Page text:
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Trip on This: Chapter Fourteen

Chapter Fourteen

They have it—the evidence needed to nail the mayor.  Sam Davies—the fucking hypocrite and so much more.  First, there’s Blanche’s final note written a few days before she died.  She finally uses his name instead of calling him ‘sweetie’, which, of course is not proof in and of itself.  She writes how if they have this letter, then she really is dead, and her lover, Davies, is the instigator behind it.  She implores the reader to ‘do the right thing’ and make sure that he’s stopped.  It seems that Blanche had an attack of conscience as she prepared to meet her maker.  The last sentences are smudged, most likely by her tears.

 

He is a monster.  I didnt want to believe it, but now I finally do. 

 

Trip and Mowgli fortify themselves before viewing the DVDs.  They know that this is the end of the line, which means that whatever they are about to see will most likely be even worse than the photos.  The sleeves are labeled ‘Wild Nights’ and are dated, ranging over the past five years.  Chances are she stole a selection of DVDs which—hopefully—indict everyone involved.  Trip and Mowgli sit and stare at the discs dumped on Trip’s bed for perhaps five minutes or longer.  Neither wants to actually play one of the damn things, but they know they are only prolonging the inevitable.  They pop the first one in and prepare to be disgusted.  Initially, it appears as a scene from some frat party with a shot of ‘the boys’ getting ready to go out on the town.  O’Reilly and Peters are starring in this one.

The DVD is more of the same depicted in the photos but worse because now there’s movement and sound.  Even though they keep the volume on low, the screams and cries fill their ears until Mowgli reflexively covers his.  He is squeamish and can’t watch some of the gorier torture, but Trip forces herself to watch every minute of the two-hour DVD, her eyes wide open.  She doesn’t flinch at the graphic images and piteous sounds, but there’s a tightness around her lips that hadn’t been there before.  After it is finished, she pops the next one in before Mowgli can protest or ask to take a break.  She wants to get the viewing done as soon as possible and even if Mowgli bails on her, she’s determined to watch every single damn DVD to see exactly what they’re up against.  She has to sit on her hands from time to time so as to not turn off the disc or at least pause it, but she makes it through the second one.  By this time, Mowgli has turn green and is only watching sporadically.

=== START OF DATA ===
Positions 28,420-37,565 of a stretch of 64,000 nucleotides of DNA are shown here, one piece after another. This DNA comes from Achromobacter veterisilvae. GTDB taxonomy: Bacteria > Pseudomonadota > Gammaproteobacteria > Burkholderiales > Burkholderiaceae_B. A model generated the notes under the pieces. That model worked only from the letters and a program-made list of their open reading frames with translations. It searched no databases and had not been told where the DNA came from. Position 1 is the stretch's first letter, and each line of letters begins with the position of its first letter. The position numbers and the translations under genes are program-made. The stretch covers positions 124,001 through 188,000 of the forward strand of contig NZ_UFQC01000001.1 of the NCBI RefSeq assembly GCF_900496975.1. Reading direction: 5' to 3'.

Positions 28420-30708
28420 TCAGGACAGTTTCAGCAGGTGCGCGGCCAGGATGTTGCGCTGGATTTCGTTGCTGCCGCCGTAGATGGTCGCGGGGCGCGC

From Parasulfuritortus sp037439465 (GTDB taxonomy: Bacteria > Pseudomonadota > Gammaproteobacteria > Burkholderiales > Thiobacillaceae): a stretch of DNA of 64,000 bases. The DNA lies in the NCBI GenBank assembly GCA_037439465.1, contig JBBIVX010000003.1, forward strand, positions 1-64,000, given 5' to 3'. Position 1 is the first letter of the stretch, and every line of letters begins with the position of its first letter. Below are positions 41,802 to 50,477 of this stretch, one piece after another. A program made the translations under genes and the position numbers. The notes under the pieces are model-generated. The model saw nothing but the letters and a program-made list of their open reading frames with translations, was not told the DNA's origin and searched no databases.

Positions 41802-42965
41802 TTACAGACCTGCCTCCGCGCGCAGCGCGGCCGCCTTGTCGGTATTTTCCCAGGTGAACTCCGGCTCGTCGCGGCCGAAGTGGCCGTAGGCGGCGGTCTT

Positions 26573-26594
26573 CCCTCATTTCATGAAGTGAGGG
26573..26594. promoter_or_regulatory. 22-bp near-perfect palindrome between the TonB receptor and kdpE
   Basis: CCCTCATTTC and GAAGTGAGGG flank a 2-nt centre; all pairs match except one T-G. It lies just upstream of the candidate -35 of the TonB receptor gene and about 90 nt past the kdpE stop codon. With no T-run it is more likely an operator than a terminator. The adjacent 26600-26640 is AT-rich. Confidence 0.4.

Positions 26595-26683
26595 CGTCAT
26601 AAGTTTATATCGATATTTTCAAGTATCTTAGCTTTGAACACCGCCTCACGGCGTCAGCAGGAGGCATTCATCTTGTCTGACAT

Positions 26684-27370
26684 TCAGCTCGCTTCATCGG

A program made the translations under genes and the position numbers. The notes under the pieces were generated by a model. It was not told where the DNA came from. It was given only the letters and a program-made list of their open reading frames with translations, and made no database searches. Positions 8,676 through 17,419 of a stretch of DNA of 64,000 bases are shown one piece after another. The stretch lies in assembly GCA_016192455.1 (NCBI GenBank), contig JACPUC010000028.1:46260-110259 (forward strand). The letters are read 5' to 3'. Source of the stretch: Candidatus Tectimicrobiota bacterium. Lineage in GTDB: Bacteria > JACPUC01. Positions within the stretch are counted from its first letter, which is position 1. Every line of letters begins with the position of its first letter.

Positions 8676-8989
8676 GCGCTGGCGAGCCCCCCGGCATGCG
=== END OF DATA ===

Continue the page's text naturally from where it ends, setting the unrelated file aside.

“Break time,” Mowgli says firmly as soon as disc number two, starring the editor-in-chief of the Chron and the chief of police, is over.

“One more,” Trip replies just as firmly, popping DVD number three into the machine.

“Gotcha,” Mowgli says softly as the mayor’s familiar and photogenic face fills the screen.  “It’s show time.”

After watching the third disc is finished, they do not speak.  Without a doubt, Sam Davies is the vilest man on earth, and he needs to be exterminated like the pestilence he is.  In this DVD, he does things to the eight-year old girl that no one should ever have to experience, and it seems more like a blessing than anything else when he finally kills her by strangling her with his own hands.  Yes, kills her.  Not accidentally, either, in the midst of passion, but coldly, once he has finished his fun with her body.  It is clear that she is not there voluntarily, nor does he handle her with any care.  Only after he kills her does he tenderly stroke her skin, as if to say good-bye.  There is a wrinkle in the middle of the DVD which indicates he’s watched it several times as a DVD is harder to make skip than a video—he is an even sicker man than O’Reilly.